The Ge spectrometer of the RHESSI satellite is sensitive to Gamma Ray Bursts (GRBs) from about 40 keV up to 17 MeV, thus ideally complementing the Swift/BAT instrument whose sensitivity decreases above 150 keV. We present preliminary results of spectral fits of RHESSI GRB data. After describing our method, the RHESSI results are discussed and compared with Swift and Konus. Read More

This is a review about LISA and its technology demonstrator, LISA PathFinder. We first describe the conceptual problems which need to be overcome in order to set up a working interferometric detector of low frequency Gravitational Waves (GW), then summarise the solutions to them as currently conceived by the LISA mission team. This will show that some of these solutions require new technological abilities which are still under development, and which need proper test before being fully implemented. Read More

The giant flare of December 27, 2004 from SGR 1806-20 represents one of the most extraordinary events captured in over three decades of monitoring the gamma-ray sky. One measure of the intensity of the main peak is its effect on X- and gamma-ray instruments. RHESSI, an instrument designed to study the brightest solar flares, was completely saturated for ~0. Read More

Affiliations: 1PSI, Switzerland;, 2PSI, Switzerland;, 3PSI, Switzerland;, 4PSI, Switzerland;, 5PSI, Switzerland;, 6PSI, Switzerland;, 7ETHZ, Switzerland
Category: Astrophysics

The degree of linear polarization in solar flares has not yet been precisely determined despite multiple attempts to measure it with different missions. The high energy range in particular has very rarely been explored, due to its greater instrumental difficulties. We approached the subject using the Reuven Ramaty High Energy Spectroscopic Imager (RHESSI) satellite to study 6 X-class and 1 M-class flares in the energy range between 100 keV and 350 keV. Read More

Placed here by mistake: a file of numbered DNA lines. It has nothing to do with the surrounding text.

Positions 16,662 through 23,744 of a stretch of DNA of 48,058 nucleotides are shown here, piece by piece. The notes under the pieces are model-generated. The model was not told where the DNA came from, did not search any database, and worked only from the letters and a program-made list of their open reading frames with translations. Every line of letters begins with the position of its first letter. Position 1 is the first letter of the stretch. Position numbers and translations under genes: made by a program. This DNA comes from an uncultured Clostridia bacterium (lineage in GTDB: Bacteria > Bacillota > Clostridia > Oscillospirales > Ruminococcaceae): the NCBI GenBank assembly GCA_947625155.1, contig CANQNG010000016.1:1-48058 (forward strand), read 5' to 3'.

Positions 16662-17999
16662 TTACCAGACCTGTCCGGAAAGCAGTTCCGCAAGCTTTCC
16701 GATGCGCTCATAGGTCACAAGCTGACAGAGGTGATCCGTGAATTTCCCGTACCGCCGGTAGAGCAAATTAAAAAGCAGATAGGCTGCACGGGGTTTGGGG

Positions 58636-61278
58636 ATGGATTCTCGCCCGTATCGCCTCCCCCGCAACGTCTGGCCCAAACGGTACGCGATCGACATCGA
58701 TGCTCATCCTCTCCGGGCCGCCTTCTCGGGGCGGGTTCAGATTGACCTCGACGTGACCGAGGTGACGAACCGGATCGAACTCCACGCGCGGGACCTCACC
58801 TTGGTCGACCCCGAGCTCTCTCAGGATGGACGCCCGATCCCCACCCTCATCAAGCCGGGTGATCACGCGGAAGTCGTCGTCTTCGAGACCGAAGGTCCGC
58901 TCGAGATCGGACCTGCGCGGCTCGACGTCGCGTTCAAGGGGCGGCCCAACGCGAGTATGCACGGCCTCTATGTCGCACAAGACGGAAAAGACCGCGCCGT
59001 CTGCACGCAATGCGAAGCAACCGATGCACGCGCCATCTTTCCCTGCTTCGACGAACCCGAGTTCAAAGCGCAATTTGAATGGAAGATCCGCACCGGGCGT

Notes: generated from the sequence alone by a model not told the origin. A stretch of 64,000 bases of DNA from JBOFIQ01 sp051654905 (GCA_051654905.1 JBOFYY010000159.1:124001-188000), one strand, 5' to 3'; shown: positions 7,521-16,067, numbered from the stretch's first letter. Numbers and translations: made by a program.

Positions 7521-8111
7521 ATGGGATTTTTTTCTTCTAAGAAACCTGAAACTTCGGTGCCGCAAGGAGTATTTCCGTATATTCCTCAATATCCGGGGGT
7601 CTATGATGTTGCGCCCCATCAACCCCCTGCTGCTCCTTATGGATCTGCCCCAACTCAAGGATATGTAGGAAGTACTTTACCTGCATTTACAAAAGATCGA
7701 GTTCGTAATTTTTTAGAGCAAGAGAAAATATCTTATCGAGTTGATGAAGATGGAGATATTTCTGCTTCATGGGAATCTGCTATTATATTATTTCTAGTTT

The design and the simulated performances of a compact detector dedicated to the measurement of GRB photon polarization is presented. Such a detector would permit to answer the question ``are most of the GRB strongly polarized?'' in a mission of one year in space. Read More

Soft-gamma-ray repeaters (SGRs) are galactic X-ray stars that emit numerous short-duration (about 0.1 s) bursts of hard X-rays during sporadic active periods. They are thought to be magnetars: strongly magnetized neutron stars with emissions powered by the dissipation of magnetic energy. Read More

Using the RHESSI satellite as a Compton polarimeter, a recent study claimed that the prompt emission of GRB021206 was almost fully linearly polarized. This was challenged by a subsequent reanalysis. We present an novel approach, applying our method to the same data. Read More

The INTEGRAL Radiation Environment Monitor (IREM) is a payload supporting instrument on board the INTEGRAL satellite. The monitor continually measures electron and proton fluxes along the orbit and provides this information to the spacecraft on board data handler. The mission alert system broadcasts it to the payload instruments enabling them to react accordingly to the current radiation level. Read More